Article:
Figures show habits changing with less than 50% owning.
We're increasingly becoming a nation of renters with less than half of us now owning our own place, Census data shows.
The figures, released yesterday, show 50.2 per cent of us did not own a home during the last Census.
"In 2013, 49.8 per cent of people aged 15 years and over owned or partly owned the home they lived in, compared with 53.2 per cent in 2006," said Census general manager Gareth Meec.
Gisborne has the lowest rate of home ownership, followed by Auckland, Waikato, Bay of Plenty and Wellington.
New Zealand Institute of Economic Research (NZIER) principal economist Shamubeel Eaqub said house prices in Auckland were rising rapidly so the ownership figures weren't surprising. And Gisborne was at the top of the list because incomes were low.
Mr Eaqub is an outspoken advocate against the Kiwi home ownership obsession and recommends renting. Instead of paying a mortgage, he and wife Selena rent in Wellington and invest their money, a scheme he says returns far more in the long run than buying a house.
Renters avoided costs such as interest payments and maintenance.
Green Party housing spokeswoman Holly Walker said more Kiwi families were being locked out of the housing market and facing rapidly rising rents.
But Andrew King, NZ Property Investors Federation executive officer, said most tenants were getting a far better deal than mortgage holders.
Results of a federation study carried out in December comparing the cost of buying to renting a home found that it was $138 a week cheaper to rent, he said. Rising mortgage interest rates would make renting more advantageous, Mr King said.
From September 1 to the end of last month, the medium rental for a three bedroom house throughout the country was $350 a week, he said.
Auckland mayor Len Brown said from July to February, 24,089 resource consents applications were received to build new apartments, townhouses or houses. About 11,600 were approved and the remaining 12,500 were in progress and the council had successfully implemented a fast-track consent processing system, he said. The city's new Special Housing Areas had also seen 22 big new estates approved, creating thousands of new houses.
A Tenants Protection Association representative in Christchurch said the organisation's workloads were rising as more people rented. The association provides information and advice about renters' rights and obligations.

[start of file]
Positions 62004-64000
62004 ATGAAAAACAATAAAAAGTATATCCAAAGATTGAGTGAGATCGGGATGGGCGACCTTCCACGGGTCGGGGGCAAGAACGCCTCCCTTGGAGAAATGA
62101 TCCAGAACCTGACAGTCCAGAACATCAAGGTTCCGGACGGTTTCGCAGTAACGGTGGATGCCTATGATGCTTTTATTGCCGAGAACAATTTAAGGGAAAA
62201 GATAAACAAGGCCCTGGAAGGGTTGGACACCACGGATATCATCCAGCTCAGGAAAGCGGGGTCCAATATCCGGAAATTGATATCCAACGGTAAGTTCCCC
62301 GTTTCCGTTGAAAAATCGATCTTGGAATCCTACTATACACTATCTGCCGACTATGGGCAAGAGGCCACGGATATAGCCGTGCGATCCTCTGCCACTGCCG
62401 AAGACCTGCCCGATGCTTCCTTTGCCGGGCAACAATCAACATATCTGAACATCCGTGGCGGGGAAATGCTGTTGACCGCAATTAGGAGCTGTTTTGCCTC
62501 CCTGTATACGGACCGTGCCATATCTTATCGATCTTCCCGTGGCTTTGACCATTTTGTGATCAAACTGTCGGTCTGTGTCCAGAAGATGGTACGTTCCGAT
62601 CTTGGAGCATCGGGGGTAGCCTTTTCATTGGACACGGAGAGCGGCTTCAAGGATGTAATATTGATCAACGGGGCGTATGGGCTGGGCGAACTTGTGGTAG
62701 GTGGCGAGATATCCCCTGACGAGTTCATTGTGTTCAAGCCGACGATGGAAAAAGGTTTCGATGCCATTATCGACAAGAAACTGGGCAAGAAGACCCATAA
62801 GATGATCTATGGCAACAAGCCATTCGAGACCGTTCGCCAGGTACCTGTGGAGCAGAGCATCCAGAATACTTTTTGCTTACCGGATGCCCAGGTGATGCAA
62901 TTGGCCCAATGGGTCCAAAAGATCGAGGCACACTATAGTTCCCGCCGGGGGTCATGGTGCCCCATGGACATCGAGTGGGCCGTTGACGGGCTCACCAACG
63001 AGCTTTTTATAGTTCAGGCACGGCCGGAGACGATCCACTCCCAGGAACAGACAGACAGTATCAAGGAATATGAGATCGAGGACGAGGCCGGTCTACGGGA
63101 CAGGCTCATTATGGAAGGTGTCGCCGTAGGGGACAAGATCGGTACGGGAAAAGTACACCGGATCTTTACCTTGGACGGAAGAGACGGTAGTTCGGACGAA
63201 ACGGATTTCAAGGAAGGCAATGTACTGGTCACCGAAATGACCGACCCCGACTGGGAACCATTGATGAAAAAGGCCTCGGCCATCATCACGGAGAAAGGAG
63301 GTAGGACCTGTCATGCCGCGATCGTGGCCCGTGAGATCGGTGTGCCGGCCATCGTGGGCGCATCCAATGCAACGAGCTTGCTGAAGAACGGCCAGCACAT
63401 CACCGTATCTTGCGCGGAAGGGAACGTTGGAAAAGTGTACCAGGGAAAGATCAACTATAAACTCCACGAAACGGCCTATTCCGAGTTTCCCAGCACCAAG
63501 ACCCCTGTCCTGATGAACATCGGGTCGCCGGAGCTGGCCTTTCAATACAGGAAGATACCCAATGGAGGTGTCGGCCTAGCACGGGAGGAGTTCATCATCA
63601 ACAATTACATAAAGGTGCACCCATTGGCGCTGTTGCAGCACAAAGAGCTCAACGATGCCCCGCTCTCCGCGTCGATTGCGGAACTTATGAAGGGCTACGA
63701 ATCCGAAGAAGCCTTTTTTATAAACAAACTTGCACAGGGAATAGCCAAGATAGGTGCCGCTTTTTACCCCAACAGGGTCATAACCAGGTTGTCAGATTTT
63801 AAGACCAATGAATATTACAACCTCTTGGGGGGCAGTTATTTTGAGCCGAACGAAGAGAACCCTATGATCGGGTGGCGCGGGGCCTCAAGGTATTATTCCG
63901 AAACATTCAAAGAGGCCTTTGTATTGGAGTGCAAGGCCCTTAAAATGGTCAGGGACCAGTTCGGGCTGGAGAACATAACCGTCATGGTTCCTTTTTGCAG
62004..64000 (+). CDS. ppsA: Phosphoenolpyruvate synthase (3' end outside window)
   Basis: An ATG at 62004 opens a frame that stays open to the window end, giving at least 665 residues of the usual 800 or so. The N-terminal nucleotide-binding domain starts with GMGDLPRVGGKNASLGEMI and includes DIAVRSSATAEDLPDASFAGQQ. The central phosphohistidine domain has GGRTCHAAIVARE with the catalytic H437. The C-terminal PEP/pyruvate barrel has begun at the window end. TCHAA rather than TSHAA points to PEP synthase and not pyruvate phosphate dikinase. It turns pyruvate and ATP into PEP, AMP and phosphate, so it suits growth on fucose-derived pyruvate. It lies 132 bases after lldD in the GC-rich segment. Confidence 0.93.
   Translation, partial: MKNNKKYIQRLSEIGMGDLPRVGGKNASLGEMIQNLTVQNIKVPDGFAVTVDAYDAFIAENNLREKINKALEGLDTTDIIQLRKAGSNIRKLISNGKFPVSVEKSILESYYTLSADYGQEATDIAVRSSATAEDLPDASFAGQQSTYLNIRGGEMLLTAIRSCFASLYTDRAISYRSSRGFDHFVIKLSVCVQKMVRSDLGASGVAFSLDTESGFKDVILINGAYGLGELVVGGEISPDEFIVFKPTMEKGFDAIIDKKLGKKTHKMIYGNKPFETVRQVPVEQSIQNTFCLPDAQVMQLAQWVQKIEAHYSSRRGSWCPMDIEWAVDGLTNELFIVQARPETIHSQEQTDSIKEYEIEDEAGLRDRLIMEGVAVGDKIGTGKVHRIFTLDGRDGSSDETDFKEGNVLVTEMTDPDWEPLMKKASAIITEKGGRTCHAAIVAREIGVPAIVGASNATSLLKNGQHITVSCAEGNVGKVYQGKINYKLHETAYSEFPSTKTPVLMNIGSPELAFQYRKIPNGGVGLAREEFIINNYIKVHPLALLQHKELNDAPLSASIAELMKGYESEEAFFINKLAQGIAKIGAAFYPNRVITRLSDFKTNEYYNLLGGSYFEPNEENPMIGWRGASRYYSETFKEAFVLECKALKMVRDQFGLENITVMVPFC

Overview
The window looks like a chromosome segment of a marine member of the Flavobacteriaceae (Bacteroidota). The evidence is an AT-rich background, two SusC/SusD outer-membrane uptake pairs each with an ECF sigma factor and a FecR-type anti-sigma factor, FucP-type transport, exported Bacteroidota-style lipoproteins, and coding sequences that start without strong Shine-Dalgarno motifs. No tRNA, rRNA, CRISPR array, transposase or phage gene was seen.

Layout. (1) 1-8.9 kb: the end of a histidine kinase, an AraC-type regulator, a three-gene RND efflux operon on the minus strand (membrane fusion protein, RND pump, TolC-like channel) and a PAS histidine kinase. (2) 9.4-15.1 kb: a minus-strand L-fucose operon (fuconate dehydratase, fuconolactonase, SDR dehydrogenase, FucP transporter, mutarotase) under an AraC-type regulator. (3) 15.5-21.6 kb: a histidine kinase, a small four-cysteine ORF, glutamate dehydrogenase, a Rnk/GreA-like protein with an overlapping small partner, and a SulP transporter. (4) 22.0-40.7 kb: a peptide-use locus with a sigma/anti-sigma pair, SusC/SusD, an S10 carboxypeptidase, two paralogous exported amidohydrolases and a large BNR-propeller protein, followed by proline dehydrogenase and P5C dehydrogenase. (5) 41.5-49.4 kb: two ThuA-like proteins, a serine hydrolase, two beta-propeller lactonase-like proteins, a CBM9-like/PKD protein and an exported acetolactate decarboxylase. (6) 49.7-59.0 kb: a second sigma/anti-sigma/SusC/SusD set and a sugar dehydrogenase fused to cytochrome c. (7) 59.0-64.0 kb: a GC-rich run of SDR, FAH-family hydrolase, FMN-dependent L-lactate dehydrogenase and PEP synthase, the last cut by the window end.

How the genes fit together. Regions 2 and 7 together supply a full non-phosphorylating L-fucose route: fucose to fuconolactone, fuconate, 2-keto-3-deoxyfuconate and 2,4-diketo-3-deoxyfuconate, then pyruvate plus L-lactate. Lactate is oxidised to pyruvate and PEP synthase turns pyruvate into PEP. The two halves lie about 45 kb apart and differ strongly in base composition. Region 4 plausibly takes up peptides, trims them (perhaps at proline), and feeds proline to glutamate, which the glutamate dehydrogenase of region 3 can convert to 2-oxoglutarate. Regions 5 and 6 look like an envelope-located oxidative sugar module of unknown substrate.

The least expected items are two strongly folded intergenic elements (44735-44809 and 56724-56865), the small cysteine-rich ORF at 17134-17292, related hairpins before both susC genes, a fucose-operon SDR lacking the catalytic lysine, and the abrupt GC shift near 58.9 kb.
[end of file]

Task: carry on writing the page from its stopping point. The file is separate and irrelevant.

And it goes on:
Trade Me was showing 3749 Auckland places to rent yesterday.
Tenant calls for better KiwiSaver flexibility
Renter Sue Barr has been forced to move her family five times in the past six years, but owning her own home is beyond her reach.
The single mother lives in a three-bedroom home in Mairangi Bay on Auckland's North Shore with her two daughters - Holly, 13, and Chelsea, 10.
She has lived in the same house for three years and the rent - $535 a week - is more than the cost of servicing a mortgage of her own.
But the 50-year-old accounts manager does not have any savings for a deposit and, like first-home buyers, she cannot use her KiwiSaver funds because she has twice owned homes in a past marriage. She has $12,000 in the fund.
The family have moved several times in the past few years because owners have sold the homes or wanted to move in themselves.
Ms Barr said the rules around KiwiSaver should be more flexible for those wanting to use their savings to buy a home.
"I'm saving the money to benefit myself and my children and to stop this whole renting business," Ms Barr said.
"It's not like I'm wanting to pull it all out and go on a holiday or something.
"Even though it is for my retirement, at that point in time I could sell the house and downsize and still have money left over. I just don't think the bigger picture is being looked at."
Ms Barr works on the North Shore, and both her children attend school there, so she does not want to move away from the area.
"I would love to own my own home. One, for the security, and then also so when I pass on I have something for my children."
- Ben Irwin